My first visit to Conrad Black’s house should’ve been my second.
Back in the previous century, my gang of Toronto anarcho-peacniks had talked about trekking up to his Bridle Path manse and pouring blood (or something like it) on his front steps.
I don’t recall the reason why. (It was 20+ years ago and I was drunk.)
No doubt one of the newspaper baron’s dailies in the Hollinger chain had printed something “offensive” again.
With his aristocratic bearing, conspicuous wealth, hollow-point vocabulary, and equally imposing wife – glamorous, fiery journalist Barbara Amiel – Black was an easy, all-purpose target.
Thanks to years of lazy misuse, his name had become a meaningless shorthand curse word for Canadian leftists.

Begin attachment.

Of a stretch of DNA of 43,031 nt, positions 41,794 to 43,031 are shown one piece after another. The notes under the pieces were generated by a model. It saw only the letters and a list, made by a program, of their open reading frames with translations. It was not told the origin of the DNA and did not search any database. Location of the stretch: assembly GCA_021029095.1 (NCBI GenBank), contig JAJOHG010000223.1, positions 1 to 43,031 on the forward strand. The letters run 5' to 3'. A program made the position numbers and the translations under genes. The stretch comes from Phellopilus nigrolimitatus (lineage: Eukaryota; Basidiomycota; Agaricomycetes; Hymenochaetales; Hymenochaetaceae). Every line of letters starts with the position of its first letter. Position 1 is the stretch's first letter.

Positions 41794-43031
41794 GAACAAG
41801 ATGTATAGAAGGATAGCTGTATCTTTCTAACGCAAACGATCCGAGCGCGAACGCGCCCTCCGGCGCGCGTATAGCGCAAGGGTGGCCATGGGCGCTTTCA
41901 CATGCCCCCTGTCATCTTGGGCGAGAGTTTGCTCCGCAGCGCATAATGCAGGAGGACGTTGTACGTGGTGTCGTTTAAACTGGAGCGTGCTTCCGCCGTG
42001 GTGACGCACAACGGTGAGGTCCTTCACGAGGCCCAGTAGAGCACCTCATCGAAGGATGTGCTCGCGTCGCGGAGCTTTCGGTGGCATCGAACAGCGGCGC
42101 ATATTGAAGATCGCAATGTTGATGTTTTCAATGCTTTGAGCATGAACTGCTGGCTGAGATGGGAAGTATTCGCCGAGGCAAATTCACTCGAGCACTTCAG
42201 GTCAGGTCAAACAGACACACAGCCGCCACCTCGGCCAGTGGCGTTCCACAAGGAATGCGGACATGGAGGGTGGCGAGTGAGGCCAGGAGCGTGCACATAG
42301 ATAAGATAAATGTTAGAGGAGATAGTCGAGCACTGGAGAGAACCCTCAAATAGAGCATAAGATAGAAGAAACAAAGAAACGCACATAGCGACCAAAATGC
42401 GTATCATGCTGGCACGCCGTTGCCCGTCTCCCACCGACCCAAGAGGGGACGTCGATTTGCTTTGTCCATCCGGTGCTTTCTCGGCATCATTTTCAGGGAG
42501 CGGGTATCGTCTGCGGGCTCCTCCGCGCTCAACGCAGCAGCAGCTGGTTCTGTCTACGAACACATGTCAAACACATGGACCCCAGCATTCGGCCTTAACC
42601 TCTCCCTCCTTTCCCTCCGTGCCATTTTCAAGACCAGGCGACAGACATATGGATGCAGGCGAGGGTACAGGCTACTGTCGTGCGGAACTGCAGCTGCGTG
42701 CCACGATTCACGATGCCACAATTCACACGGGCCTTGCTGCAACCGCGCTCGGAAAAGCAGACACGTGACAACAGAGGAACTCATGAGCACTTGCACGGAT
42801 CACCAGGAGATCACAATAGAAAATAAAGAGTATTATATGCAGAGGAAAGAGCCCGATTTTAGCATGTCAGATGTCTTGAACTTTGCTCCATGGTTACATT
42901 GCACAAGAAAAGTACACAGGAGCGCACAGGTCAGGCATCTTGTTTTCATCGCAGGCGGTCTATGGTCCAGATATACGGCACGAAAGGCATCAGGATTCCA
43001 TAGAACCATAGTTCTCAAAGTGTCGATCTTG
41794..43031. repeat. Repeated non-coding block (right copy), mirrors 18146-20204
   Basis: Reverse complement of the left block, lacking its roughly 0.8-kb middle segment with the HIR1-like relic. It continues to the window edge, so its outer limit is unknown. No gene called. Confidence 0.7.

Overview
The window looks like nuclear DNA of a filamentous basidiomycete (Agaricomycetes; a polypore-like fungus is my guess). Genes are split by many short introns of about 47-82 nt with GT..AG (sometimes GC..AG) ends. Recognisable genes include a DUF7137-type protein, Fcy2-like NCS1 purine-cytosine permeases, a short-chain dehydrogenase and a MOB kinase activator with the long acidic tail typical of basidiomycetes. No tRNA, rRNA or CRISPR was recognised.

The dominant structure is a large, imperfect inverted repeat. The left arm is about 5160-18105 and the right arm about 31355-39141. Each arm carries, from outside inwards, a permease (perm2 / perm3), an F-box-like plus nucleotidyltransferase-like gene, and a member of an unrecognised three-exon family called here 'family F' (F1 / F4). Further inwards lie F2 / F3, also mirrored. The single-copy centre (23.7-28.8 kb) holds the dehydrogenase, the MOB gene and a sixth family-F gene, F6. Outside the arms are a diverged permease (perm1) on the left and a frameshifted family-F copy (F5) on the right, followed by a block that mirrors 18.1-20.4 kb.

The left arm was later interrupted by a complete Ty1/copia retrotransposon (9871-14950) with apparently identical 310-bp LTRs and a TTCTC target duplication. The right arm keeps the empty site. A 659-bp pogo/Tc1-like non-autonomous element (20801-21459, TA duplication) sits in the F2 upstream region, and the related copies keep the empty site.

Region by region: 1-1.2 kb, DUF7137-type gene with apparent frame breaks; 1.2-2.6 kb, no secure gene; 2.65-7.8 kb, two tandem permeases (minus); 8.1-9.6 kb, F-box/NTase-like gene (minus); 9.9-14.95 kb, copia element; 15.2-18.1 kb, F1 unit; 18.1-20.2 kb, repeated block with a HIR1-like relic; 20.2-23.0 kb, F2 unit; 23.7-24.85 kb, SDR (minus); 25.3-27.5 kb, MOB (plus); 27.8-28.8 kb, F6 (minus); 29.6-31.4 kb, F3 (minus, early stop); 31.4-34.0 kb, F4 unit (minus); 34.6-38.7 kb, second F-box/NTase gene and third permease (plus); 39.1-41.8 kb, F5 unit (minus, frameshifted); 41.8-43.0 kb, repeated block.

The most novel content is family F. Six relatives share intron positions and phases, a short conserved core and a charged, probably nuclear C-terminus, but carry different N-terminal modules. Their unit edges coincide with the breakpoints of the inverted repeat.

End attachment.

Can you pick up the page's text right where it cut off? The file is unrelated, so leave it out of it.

Anyhow, I don’t think that nasty plan was ever carried out.
I do know that it was all I could think of many years later — 2006, to be exact — as I tottered up Lord Black’s long, dark driveway in my painfully new, too-high shoes, headed toward a party in honor of Mark Steyn and his then most recent book, America Alone.
I’d been sober for five years, I mused; did that mean I owed Black an “amends” for something I’d only half-thought about doing?
Was it too late to turn around and go back home?
It was. My husband had already driven off into the creepy, silent darkness that is “Millionaires’ Row” after sundown, with orders to rescue me three hours later.
As my heels clicked loudly along the asphalt, I tried to keep my pace steady by humming along to their taps: